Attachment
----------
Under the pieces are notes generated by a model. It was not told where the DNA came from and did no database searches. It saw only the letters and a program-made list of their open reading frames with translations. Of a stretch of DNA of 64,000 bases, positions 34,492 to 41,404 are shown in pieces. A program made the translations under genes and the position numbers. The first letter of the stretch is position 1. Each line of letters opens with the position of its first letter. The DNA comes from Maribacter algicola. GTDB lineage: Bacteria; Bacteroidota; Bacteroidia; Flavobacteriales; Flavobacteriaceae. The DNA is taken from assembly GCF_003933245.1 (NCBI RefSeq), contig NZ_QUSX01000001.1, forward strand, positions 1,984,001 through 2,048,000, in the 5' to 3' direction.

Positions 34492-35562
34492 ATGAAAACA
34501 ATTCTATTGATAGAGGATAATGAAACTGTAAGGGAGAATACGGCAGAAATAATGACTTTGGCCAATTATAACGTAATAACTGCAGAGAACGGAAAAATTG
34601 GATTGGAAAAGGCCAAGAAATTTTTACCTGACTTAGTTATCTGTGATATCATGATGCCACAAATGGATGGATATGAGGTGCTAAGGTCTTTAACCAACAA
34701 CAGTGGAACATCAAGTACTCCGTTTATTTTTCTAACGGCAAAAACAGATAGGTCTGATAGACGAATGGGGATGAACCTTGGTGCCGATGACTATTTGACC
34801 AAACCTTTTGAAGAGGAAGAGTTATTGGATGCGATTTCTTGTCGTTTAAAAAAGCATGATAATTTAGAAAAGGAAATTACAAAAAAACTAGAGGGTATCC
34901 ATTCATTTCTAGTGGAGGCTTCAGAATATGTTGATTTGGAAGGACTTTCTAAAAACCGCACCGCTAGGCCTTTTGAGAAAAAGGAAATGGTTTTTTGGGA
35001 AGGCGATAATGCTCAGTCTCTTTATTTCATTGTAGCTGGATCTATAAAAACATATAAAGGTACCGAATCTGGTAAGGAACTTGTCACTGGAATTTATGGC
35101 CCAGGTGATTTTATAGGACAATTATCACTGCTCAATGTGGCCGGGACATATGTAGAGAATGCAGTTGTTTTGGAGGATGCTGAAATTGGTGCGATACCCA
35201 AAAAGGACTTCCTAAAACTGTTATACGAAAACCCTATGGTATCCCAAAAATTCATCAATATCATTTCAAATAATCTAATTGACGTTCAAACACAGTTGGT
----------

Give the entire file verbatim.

Under the pieces are notes generated by a model. It was not told where the DNA came from and did no database searches. It saw only the letters and a program-made list of their open reading frames with translations. Of a stretch of DNA of 64,000 bases, positions 34,492 to 41,404 are shown in pieces. A program made the translations under genes and the position numbers. The first letter of the stretch is position 1. Each line of letters opens with the position of its first letter. The DNA comes from Maribacter algicola. GTDB lineage: Bacteria; Bacteroidota; Bacteroidia; Flavobacteriales; Flavobacteriaceae. The DNA is taken from assembly GCF_003933245.1 (NCBI RefSeq), contig NZ_QUSX01000001.1, forward strand, positions 1,984,001 through 2,048,000, in the 5' to 3' direction.

Positions 34492-35562
34492 ATGAAAACA
34501 ATTCTATTGATAGAGGATAATGAAACTGTAAGGGAGAATACGGCAGAAATAATGACTTTGGCCAATTATAACGTAATAACTGCAGAGAACGGAAAAATTG
34601 GATTGGAAAAGGCCAAGAAATTTTTACCTGACTTAGTTATCTGTGATATCATGATGCCACAAATGGATGGATATGAGGTGCTAAGGTCTTTAACCAACAA
34701 CAGTGGAACATCAAGTACTCCGTTTATTTTTCTAACGGCAAAAACAGATAGGTCTGATAGACGAATGGGGATGAACCTTGGTGCCGATGACTATTTGACC
34801 AAACCTTTTGAAGAGGAAGAGTTATTGGATGCGATTTCTTGTCGTTTAAAAAAGCATGATAATTTAGAAAAGGAAATTACAAAAAAACTAGAGGGTATCC
34901 ATTCATTTCTAGTGGAGGCTTCAGAATATGTTGATTTGGAAGGACTTTCTAAAAACCGCACCGCTAGGCCTTTTGAGAAAAAGGAAATGGTTTTTTGGGA
35001 AGGCGATAATGCTCAGTCTCTTTATTTCATTGTAGCTGGATCTATAAAAACATATAAAGGTACCGAATCTGGTAAGGAACTTGTCACTGGAATTTATGGC
35101 CCAGGTGATTTTATAGGACAATTATCACTGCTCAATGTGGCCGGGACATATGTAGAGAATGCAGTTGTTTTGGAGGATGCTGAAATTGGTGCGATACCCA
35201 AAAAGGACTTCCTAAAACTGTTATACGAAAACCCTATGGTATCCCAAAAATTCATCAATATCATTTCAAATAATCTAATTGACGTTCAAACACAGTTGGT